5th element 26th July 2011 03:47 PM

Quote:

Originally Posted by CharlieLaub (Post 2650699)
One other use for this "reverse" LT is for giving a tweeter a new (higher) resonance frequency and Q. Sigfried talks about this on his web page about the LT I believe.

Indeed he does, I've used an LT for raising the system Q a couple of times and it works very well. This is perhaps one of the lesser known uses of the LT and it's unfortunate that more people are not aware of this feature.

forr 26th July 2011 04:50 PM

Quote:

Originally Posted by 5th element (Post 2650888)
Indeed he does, I've used an LT for raising the system Q a couple of times and it works very well. This is perhaps one of the lesser known uses of the LT and it's unfortunate that more people are not aware of this feature.

To raise or lower the system Q of a driver having a second high pass response, a "bell" equalisation is sufficient to do the job.
As well as the Q, the LT has can lower or raise the resonance frequency.
I've spent some time to get it from numeric processors and arrived at responses close to the ones given by the analog circuit.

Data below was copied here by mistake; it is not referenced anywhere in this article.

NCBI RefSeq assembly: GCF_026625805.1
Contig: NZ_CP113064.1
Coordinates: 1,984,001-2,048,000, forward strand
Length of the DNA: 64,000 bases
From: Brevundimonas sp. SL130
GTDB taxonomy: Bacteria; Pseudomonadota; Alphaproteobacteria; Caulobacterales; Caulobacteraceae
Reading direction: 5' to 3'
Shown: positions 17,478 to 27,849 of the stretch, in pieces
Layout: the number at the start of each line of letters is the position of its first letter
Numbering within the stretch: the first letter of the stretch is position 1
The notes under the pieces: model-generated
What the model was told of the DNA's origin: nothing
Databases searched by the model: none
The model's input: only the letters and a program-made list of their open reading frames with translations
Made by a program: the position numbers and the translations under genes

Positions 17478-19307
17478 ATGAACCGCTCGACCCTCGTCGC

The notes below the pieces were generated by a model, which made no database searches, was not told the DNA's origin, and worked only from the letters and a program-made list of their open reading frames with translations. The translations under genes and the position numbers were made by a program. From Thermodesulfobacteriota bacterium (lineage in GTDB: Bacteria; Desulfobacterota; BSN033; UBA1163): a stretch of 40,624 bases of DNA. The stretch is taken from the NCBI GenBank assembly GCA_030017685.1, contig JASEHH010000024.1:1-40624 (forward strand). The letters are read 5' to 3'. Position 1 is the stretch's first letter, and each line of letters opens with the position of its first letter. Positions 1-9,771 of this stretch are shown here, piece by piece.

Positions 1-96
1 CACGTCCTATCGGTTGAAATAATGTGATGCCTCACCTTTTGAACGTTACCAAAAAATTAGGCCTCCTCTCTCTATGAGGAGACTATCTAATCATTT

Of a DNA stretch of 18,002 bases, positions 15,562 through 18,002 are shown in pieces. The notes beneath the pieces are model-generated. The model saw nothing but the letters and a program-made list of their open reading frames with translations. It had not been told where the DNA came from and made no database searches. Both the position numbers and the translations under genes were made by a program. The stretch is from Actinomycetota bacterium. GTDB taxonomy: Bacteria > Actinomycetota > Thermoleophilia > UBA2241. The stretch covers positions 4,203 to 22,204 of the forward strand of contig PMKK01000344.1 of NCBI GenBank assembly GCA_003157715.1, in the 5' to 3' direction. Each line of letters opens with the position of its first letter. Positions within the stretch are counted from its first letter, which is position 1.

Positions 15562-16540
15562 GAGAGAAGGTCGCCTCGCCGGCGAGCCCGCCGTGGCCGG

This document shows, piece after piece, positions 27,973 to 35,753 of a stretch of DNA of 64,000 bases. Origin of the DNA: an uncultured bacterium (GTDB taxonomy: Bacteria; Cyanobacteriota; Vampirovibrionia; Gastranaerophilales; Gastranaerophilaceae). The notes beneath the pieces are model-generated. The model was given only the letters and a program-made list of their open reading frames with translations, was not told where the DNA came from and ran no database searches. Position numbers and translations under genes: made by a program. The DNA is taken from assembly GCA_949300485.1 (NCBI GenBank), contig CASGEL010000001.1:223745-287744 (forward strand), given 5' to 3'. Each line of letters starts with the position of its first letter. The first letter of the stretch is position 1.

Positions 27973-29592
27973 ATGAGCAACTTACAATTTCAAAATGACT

Relaxin 29th July 2011 08:14 PM

Thanks Charlie, and in addition here is excerpt of Mr.Sigfried implementation of this filter (in the midrange filter fifth block, and tweeter second block) http://www.linkwitzlab.com/images/photos/sb4-22.jpg
I will definitely use this high-pass filter in my design, and encourage anyone who wants to use a subsonic filter to use this implementation, the benefits are seen from the pictures in my previous posts. Lowest phase deviation, very low delay and almost equal frequency and Xmax characteristics with L-R 24dB/oct.

geraldfryjr 29th July 2011 11:23 PM

Excelent, I was just working out the details for my 3 X 8" sub boxes and I needed a subsonic filter as the excursion will go through the roof below 25hz!

I will give this a try. :)

In Winlsd I have found that Linkwitz Transform has a lesser degree of group delay than does the Parametric eq.

I was not aware that it could be used in reverse!

jer

pos 23rd August 2012 02:19 PM

Quote:

Originally Posted by Henry8 (Post 2650656)
If you have say a mid in a sealed box with say q=0.5 Fs 90Hz, you can use LT to change to say Q=0.707 Fs 300Hz, thus the mid is now filtered with a classic butterworth rolloff at -3dB at 300Hz (true acoustical output). Add a separate 12dB butterworth stage (after LT) at 300Hz and you end up with an true acoustical output of LR24 at 300Hz -6dB.
You can use this method on the tweeter filtering as well.
Thats how my 3 way active xover is.
I recommended you actually measure the box q/Fs to get accurate acoustical results.

nice!